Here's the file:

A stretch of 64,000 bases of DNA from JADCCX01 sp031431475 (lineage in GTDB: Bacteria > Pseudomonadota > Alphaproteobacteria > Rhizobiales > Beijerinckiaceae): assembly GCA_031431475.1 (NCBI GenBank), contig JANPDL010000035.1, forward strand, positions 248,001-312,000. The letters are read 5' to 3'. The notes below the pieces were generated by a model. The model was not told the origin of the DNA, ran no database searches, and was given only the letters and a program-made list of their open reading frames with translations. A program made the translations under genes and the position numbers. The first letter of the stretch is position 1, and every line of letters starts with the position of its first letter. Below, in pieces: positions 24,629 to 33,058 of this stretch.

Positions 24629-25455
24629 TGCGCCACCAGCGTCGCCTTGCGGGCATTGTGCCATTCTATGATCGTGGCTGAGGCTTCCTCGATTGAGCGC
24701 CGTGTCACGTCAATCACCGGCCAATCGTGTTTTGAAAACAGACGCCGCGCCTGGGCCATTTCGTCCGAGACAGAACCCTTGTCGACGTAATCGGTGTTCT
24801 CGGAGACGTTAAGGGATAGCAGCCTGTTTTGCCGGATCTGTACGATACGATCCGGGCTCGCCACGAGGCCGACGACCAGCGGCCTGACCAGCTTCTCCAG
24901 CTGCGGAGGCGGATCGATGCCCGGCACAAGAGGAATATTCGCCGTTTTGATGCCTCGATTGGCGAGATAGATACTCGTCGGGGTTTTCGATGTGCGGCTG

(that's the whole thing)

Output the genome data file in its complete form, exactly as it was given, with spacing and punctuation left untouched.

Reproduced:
A stretch of 64,000 bases of DNA from JADCCX01 sp031431475 (lineage in GTDB: Bacteria > Pseudomonadota > Alphaproteobacteria > Rhizobiales > Beijerinckiaceae): assembly GCA_031431475.1 (NCBI GenBank), contig JANPDL010000035.1, forward strand, positions 248,001-312,000. The letters are read 5' to 3'. The notes below the pieces were generated by a model. The model was not told the origin of the DNA, ran no database searches, and was given only the letters and a program-made list of their open reading frames with translations. A program made the translations under genes and the position numbers. The first letter of the stretch is position 1, and every line of letters starts with the position of its first letter. Below, in pieces: positions 24,629 to 33,058 of this stretch.

Positions 24629-25455
24629 TGCGCCACCAGCGTCGCCTTGCGGGCATTGTGCCATTCTATGATCGTGGCTGAGGCTTCCTCGATTGAGCGC
24701 CGTGTCACGTCAATCACCGGCCAATCGTGTTTTGAAAACAGACGCCGCGCCTGGGCCATTTCGTCCGAGACAGAACCCTTGTCGACGTAATCGGTGTTCT
24801 CGGAGACGTTAAGGGATAGCAGCCTGTTTTGCCGGATCTGTACGATACGATCCGGGCTCGCCACGAGGCCGACGACCAGCGGCCTGACCAGCTTCTCCAG
24901 CTGCGGAGGCGGATCGATGCCCGGCACAAGAGGAATATTCGCCGTTTTGATGCCTCGATTGGCGAGATAGATACTCGTCGGGGTTTTCGATGTGCGGCTG